With respect to the steward, it is provided in Chapter IV, Rule 6, of the section dealing with this official, that it shall equally be his obligation to provide what is necessary for all the functions pertaining to the brotherhood, and in particular for the conveying of the Sacred Viaticum, when it is taken to any sick person, upon which occasion he shall cause it to be conducted with lighted candles and with decency corresponding to so religious an act.

The treasurer and secretary are officials whose duties are in the main of a financial and secretarial nature, and these officials are not especially appointed for the performance or religious functions, but they participate of course in the religious duties made incumbent upon all the members of the board and the members of the brotherhood in general. In Rules 1-4, Chapter IV, of the section dealing with the three deputies, who are vicars of divine service, they are required, in addition to assisting in the general religious observances of the brotherhood, to collect voluntary alms from the members for the expenses incident to the celebration of the three fiestas of the brotherhood; to see that, when the Sacred Viaticum is carried to the sick, it shall go out accompanied by the brothers, with the composure and devotion corresponding to an act of so devout and religious a nature; and further to take care that the high altar where the Most Holy Sacrament and other sacred mysteries are placed (such as the image of Our Lady of Guadalupe, patroness of the Brotherhood) shall be decorated with propriety and decency, not permitting that any image shall be exposed which, instead of calling to devotion, may be the occasion of levity or scoffing.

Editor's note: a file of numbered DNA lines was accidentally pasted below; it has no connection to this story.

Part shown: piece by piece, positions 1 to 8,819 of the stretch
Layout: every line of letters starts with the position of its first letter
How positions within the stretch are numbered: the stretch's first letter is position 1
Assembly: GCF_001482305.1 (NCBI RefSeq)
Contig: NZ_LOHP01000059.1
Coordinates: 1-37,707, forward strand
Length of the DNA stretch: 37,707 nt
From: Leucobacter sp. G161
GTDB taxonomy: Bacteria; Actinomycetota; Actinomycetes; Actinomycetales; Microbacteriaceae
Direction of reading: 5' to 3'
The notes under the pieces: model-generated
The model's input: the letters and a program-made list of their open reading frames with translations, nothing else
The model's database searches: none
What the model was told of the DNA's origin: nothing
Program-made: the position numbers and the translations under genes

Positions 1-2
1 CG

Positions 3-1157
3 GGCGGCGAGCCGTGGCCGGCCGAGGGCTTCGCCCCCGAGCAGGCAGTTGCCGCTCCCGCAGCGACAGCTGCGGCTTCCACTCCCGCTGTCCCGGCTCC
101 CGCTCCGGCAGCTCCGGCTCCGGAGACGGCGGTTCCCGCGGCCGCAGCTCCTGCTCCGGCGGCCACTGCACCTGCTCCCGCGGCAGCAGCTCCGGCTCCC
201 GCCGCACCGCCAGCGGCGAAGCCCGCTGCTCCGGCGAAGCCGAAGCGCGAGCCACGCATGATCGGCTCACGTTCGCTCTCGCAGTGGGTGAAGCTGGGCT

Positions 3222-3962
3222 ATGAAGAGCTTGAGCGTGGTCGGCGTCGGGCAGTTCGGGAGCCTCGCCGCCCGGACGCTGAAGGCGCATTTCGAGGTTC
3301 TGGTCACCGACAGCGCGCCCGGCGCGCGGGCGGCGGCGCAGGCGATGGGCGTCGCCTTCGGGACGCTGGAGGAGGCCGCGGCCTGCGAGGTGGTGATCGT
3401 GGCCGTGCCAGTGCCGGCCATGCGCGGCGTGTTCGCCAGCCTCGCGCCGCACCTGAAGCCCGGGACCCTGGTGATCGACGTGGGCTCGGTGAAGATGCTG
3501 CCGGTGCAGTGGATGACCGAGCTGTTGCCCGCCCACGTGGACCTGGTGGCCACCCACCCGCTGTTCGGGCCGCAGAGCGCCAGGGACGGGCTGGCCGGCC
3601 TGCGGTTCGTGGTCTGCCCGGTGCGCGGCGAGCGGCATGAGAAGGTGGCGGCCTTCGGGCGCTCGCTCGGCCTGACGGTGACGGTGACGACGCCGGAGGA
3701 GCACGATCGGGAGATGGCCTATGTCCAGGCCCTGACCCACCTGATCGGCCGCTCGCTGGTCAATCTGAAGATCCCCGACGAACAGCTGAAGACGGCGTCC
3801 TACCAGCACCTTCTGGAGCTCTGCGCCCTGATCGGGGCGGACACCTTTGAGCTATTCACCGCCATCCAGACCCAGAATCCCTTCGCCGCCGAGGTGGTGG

In Rule 12, Chapter IV, of the section dealing with the obligations of the members of the board in common, it is prescribed that as soon as notice has been received from the elder brother that any deputy, either actual incumbent of the office or one who may have been such in the past, is gravely ill and disposed to receive the Sacred Viaticum, the board shall fix the day and hour when it shall be conducted to the home of the sick, accompanied by particular brothers, and thence to the church, two deputies being later appointed who shall visit and console the sick, on behalf of the board, until he shall expire.

In the section of Chapter V dealing with the obligations of members of the brotherhood in general, stress is laid upon the duty of the members, of both sexes, to say weekly five Pater Nosters and five Ave Marias, with Gloria Patri, in memory of the Crucified Lord and for the suffrage of souls in Purgatory. In Rule 4 of the same section the spiritual penalties are defined corresponding to infractions of the obligations laid upon the members.